Magazine article Workforce Management

401(k) Industry Urged to Help Workers Save

Magazine article Workforce Management

401(k) Industry Urged to Help Workers Save

Article excerpt


In a rare public appearance, Abigail Johnson, president of Fidelity Investments' Employer Services Co., has called for employers and financial services providers to take immediate action to address the growing retirement savings crisis.

"It will take years before our political leaders figure out how to reform health care and fix Social Security," she said. "But there is a great deal that financial service providers and plan sponsors can do right now." Johnson spoke last month at the East Coast Defined Contribution Conference in Palm Beach Gardens, Florida. The event was sponsored by Workforce Management and Pensions & Investments.

Johnson warned attendees that in the years 2020 to 2030, there is expected to be a $400 billion shortfall in retirement savings accounts. Johnson, who is expected to succeed her father, Fidelity CEO Edward Johnson, said the problem is that few employees participate in their 401(k) plans, and those who do often make poor choices. Citing Fidelity statistics, Johnson said that one-third of eligible employees do not participate in their 401(k) plans at all. One-fifth of participants don't diversify and only invest in one investment option. Eighty-three percent do not seek out investment advice.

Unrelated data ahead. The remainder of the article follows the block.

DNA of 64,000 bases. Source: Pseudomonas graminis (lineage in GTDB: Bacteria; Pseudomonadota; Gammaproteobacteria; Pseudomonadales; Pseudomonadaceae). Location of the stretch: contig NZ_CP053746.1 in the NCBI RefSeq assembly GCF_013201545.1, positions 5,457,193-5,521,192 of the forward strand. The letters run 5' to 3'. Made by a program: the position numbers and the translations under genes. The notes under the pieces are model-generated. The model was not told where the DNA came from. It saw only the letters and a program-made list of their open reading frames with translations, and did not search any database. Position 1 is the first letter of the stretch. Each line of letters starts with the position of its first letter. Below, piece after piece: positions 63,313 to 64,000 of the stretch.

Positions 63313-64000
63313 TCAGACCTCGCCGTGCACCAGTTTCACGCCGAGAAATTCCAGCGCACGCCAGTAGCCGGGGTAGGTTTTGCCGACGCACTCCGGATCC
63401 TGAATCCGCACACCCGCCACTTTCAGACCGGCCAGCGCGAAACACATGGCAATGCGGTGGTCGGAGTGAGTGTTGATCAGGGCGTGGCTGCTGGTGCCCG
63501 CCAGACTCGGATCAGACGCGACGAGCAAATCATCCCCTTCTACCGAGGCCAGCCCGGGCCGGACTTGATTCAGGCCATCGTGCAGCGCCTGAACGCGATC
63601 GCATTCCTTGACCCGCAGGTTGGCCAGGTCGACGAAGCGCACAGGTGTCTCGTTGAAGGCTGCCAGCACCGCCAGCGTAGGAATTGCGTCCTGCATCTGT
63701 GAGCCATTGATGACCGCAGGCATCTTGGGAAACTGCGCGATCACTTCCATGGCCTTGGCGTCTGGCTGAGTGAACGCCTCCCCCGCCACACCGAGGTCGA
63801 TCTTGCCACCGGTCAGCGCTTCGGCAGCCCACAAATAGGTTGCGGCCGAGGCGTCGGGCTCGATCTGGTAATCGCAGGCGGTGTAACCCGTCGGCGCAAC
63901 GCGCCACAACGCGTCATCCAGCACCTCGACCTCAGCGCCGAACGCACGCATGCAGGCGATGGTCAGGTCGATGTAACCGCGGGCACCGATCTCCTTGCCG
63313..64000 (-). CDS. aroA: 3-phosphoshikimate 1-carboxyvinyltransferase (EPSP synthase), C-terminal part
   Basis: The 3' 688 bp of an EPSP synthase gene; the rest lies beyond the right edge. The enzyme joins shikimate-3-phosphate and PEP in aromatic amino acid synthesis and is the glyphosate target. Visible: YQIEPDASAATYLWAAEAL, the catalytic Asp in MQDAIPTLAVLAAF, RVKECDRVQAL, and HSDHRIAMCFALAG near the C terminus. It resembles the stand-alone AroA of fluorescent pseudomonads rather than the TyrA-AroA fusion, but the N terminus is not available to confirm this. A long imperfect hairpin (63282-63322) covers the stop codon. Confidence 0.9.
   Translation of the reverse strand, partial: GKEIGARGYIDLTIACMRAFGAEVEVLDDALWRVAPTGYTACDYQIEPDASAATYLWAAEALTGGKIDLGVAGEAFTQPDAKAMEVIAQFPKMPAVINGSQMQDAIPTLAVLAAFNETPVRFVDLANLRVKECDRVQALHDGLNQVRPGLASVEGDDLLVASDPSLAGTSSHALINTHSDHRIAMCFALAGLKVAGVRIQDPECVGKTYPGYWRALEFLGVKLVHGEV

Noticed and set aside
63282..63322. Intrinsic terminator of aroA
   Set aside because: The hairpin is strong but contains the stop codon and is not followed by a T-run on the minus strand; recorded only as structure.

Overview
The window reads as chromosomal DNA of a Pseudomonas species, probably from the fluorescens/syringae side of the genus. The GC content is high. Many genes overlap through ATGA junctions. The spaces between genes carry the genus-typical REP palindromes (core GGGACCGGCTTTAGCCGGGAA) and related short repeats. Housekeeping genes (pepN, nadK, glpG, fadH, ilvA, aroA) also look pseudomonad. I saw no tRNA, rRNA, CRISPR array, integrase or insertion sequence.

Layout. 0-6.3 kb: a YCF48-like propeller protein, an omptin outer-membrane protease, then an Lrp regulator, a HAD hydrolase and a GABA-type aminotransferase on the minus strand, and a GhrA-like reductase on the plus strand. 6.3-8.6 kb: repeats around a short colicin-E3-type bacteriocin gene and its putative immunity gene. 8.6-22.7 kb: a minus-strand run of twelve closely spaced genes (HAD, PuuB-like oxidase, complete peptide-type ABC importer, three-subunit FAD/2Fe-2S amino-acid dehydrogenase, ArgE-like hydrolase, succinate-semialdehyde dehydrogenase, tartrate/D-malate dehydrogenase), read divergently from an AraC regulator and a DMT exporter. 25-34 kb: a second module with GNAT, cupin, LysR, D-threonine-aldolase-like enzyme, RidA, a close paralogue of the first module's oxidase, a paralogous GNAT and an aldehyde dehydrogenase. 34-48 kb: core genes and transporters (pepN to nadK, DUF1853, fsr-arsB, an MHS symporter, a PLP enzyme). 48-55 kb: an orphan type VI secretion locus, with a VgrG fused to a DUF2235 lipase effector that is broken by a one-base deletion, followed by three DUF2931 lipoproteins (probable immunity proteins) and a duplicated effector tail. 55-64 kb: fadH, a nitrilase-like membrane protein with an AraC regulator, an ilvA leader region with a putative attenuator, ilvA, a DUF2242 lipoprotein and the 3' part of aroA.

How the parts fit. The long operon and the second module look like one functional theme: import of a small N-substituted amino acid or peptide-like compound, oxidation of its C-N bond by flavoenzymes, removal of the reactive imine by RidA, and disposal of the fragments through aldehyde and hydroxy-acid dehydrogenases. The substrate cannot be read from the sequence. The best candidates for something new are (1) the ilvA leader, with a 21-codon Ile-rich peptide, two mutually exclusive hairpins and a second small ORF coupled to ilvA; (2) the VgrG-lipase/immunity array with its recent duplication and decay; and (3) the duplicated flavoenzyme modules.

Johnson encouraged plan sponsors to automatically enroll employees into their 401(k) plans using lifecycle funds as the default. The funds reallocate money into more conservative investments as the investor ages. Companies also need to automatically increase the employee's contribution to the plan on a periodic basis.

If employers do this, "inertia will work in (employees') favor in most cases," she said.

By automatically enrolling employees in a lifecycle fund, companies could help low-income workers increase their retirement savings by 29 percent, she said.

Johnson's remarks are supported by the findings of a recent study by Schlomo Benartzi, associate professor at the Anderson School of Management at UCLA. Benartzi's study found that counterproductive investing tendencies and inadequate 401(k) plan design are the two main reasons that employees do not participate in their retirement savings plans. The study was sponsored by AllianceBernstein Investment Management, a New York investment management firm.

According to that study, employees don't know what to do when 401(k) plans offer too many choices. As a result, they often invest in conservative mutual fund options, which won't get them where they need to be to retire, the study says. …

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